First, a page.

Chimamanda Adichie Says Her Feminism Is Different from Beyoncé’s, But the Reason May Surprise You

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Chimamanda Ngozi Adichie (Wikipedia Commons)
Chimamanda Ngozi Adichie (Wikipedia Commons)

Author Chimamanda Ngozi Adichie is explaining how her definition of feminism differs from Beyoncé’s.

In a new interview published Friday ahead of the Dutch translation of her TED Talk, the acclaimed novelist credited Bey for opening up the concept of feminism to new audiences.

On her 2013, self-titled album, Beyoncé’s song “Flawless” incorporated Adichie’s TED Talk, “We Should All Be Feminists.”

“With this song, she has reached many people who would otherwise probably never have heard the word feminism,” Adichie told Netherlands newspaper De Volkskrant, “let alone gone out and buy my essay.”

Still, Adichie balked at the idea that her star power had risen thanks to the 35-year-old singer. The Americanah writer also explained the two have very different takes on feminism.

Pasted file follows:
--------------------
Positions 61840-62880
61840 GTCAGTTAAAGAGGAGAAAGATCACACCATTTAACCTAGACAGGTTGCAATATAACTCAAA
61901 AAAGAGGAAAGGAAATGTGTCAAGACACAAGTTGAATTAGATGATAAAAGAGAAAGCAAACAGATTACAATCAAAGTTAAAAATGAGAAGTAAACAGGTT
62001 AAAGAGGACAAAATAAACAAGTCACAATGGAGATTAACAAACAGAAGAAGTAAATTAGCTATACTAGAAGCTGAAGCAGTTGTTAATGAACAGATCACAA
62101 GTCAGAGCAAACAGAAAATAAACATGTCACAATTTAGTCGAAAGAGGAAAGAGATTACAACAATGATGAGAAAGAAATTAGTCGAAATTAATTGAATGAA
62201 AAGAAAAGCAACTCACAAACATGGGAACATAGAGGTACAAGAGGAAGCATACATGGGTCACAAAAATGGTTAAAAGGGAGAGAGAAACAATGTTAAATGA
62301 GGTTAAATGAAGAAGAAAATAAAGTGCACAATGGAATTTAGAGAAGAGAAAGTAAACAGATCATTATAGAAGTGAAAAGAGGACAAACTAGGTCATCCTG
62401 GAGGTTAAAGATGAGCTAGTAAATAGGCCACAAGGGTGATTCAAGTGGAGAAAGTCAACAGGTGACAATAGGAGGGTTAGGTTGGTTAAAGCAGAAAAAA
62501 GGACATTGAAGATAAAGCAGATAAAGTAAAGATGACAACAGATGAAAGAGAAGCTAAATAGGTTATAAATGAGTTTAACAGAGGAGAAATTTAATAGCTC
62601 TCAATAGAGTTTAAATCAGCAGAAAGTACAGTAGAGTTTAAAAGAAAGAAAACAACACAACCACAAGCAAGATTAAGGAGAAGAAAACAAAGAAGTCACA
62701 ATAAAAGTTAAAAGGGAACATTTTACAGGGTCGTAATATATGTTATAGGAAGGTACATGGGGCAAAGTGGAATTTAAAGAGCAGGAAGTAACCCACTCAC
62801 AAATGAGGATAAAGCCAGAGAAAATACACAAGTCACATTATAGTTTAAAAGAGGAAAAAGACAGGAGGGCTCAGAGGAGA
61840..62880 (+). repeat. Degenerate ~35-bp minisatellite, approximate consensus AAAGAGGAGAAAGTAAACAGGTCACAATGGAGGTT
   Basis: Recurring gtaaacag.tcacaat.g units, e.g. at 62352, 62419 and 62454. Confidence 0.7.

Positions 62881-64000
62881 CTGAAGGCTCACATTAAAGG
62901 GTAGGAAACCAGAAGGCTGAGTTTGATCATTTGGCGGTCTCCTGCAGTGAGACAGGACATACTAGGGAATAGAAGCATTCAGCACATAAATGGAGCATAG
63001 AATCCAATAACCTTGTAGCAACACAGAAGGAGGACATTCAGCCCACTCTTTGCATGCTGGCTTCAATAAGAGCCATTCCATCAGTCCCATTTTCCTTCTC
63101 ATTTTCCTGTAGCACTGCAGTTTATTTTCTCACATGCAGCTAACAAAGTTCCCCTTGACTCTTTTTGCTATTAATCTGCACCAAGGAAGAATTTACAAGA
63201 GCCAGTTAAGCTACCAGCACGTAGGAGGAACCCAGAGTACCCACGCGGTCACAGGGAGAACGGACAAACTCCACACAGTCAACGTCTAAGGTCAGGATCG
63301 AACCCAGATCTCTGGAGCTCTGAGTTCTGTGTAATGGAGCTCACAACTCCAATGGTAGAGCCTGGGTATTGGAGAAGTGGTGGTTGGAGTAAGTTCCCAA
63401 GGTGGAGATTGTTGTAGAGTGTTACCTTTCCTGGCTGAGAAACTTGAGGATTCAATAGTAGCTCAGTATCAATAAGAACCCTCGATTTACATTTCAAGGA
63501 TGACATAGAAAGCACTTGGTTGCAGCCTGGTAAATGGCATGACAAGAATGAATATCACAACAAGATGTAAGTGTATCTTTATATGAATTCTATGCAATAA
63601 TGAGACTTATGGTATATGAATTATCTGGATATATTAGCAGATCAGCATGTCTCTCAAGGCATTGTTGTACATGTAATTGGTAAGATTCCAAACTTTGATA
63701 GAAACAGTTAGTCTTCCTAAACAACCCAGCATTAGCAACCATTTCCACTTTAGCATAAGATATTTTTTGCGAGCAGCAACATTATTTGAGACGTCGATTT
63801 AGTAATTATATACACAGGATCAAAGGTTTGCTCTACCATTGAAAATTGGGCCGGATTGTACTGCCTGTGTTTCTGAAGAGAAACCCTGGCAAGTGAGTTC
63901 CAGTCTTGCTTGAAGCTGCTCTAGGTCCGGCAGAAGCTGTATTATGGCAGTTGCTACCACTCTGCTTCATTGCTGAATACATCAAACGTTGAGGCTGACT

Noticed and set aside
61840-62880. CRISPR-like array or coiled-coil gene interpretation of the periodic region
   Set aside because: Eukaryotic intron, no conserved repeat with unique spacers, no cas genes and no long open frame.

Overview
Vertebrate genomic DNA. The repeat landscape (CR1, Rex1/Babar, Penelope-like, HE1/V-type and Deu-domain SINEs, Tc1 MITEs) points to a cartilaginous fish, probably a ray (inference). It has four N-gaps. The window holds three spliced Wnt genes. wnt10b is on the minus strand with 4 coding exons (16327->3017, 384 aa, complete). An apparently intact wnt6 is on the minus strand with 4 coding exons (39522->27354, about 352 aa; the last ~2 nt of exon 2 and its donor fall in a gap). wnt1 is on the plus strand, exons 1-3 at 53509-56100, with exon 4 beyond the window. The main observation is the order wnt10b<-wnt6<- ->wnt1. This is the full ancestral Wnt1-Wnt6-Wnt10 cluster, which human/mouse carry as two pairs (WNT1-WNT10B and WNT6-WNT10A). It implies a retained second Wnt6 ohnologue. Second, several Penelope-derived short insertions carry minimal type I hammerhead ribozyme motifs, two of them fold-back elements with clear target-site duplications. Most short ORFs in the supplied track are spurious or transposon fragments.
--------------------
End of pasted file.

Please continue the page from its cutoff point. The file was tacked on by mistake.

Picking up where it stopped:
“Her type of feminism is not mine,” she explained to the paper. “It is the kind that… gives quite a lot of space to the necessity of men. I think men are lovely, but I don’t think that women should relate everything they do to men: did he hurt me, do I forgive him, did he put a ring on my finger? We women are so conditioned to relate everything to men.”

Comparatively, Beyoncé told Elle magazine in April being a feminist simply means wanting the same benefits for both genders.

“It’s very simple. It’s someone who believes in equal rights for men and women. I don’t understand the negative connotation of the word,” she said. “Or why it should exclude the opposite sex. If you are a man who believes your daughter should have the same opportunities and rights as your son, then you’re a feminist.”

But as Bey connected feminism to men, Adichie pointed out males don’t discuss the opposite gender as frequently as women chat about men.

“We women should spend about 20 percent of our time on men, because it’s fun,” she said. “But otherwise, we should also be talking about our own stuff.”

Still, Adichie said she found it “interesting” that Bey speaks out on human and civic affairs.

“She portrays a woman who is in charge of her own destiny, who does her own thing, and she has girl power,” the writer stated. “I am very taken with that.”

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